There has been much debate on Rule 10-A -- the proposed amendment to the North Adams City Council Rules of Order aiming to ban messaging -- and the change could come to a vote at the council's Jan. 22 meeting. But whether the rule change passes or fails, we would caution that such an idea even being suggested represents a problem that begs for a solution.
This rule, still under review by City Solicitor John DeRosa as of December's last council meeting, is on its face too broad for its purpose. The proposal is directed at prohibiting slanderous signs and clothing bearing such messaging from entering council meetings. However, it has wording we think could be interpreted to prevent electronic devices and even stop invited presenters from doing their job.
However, this does not mean the root problem 10-A is looking at shouldn't be addressed in some more refined fashion. We're loath to support anything that limits free speech, but if people can't act like adults in a public forum, then perhaps it's time to start directly controlling behavior with new rules.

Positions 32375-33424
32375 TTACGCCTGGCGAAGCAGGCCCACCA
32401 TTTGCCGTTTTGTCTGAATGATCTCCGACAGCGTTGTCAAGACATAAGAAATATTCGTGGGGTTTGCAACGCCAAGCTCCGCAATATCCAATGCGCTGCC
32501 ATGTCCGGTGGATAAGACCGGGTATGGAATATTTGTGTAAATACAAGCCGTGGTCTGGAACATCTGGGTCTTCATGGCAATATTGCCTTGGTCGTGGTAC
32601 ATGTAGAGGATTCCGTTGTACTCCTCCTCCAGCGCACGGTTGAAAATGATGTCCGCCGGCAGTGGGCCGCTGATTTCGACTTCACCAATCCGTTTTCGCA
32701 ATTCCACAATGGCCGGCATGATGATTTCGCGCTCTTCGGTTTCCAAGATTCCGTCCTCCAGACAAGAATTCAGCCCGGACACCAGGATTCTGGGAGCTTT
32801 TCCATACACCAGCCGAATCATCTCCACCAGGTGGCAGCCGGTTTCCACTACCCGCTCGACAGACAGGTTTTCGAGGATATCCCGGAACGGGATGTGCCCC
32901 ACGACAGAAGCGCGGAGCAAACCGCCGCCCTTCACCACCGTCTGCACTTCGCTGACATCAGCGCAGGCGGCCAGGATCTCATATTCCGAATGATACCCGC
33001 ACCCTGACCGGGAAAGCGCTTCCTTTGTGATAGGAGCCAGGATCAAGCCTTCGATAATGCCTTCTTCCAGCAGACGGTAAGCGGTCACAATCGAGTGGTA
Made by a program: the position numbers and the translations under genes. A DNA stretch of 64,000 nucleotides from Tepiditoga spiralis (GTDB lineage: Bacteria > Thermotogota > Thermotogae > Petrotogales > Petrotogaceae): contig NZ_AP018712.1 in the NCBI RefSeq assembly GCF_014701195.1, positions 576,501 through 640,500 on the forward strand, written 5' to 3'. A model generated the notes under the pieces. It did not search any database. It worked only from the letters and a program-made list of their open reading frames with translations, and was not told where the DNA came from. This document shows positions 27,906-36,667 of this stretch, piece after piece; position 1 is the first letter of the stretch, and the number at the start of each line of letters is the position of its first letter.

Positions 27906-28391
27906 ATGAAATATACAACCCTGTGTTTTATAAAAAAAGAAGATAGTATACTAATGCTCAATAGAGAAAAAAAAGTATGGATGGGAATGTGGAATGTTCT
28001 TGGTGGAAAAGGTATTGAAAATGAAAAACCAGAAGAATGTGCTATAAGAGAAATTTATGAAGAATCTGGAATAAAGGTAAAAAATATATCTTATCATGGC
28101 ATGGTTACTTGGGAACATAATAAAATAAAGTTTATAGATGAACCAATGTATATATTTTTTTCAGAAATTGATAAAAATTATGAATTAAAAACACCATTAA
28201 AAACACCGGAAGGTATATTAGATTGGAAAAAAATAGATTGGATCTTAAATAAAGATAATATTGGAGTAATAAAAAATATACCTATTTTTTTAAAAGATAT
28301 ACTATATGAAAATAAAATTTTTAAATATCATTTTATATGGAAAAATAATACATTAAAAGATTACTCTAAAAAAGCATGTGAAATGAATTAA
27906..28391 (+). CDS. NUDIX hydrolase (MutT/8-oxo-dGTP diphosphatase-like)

After all, it is the endemic glut of childish behavior at council meetings, particularly on the part of members of the public, that leads to such proposals being made.
Robert Cardimino said at the Dec. 26 council meeting that the public being allowed to debate with the council would erase the need for rules like 10-A, but he got it wrong: People acting with decorum and
Don't misunderstand: We acknowledge that members of the council are guilty of this sort of behavior as well, as recently evidenced by Council President Michael Bloom's outburst and Councilor John Barrett's constant use of meetings for stump speeches and the airing of petty grievance.
It all casts a pallor, whether the disruption is from councilors or private citizens.
We also recognize that not all regularly attending members of the public or all councilors are culpable here. But you know what they say about bad apples.
Rule 10-A may not be the right instrument for solving what plagues council proceedings, but we urge all involved to recognize that it is indicative of a larger quandary that needs resolution, and to work together to hone to an edge the proper scalpel with which to cut out this blight.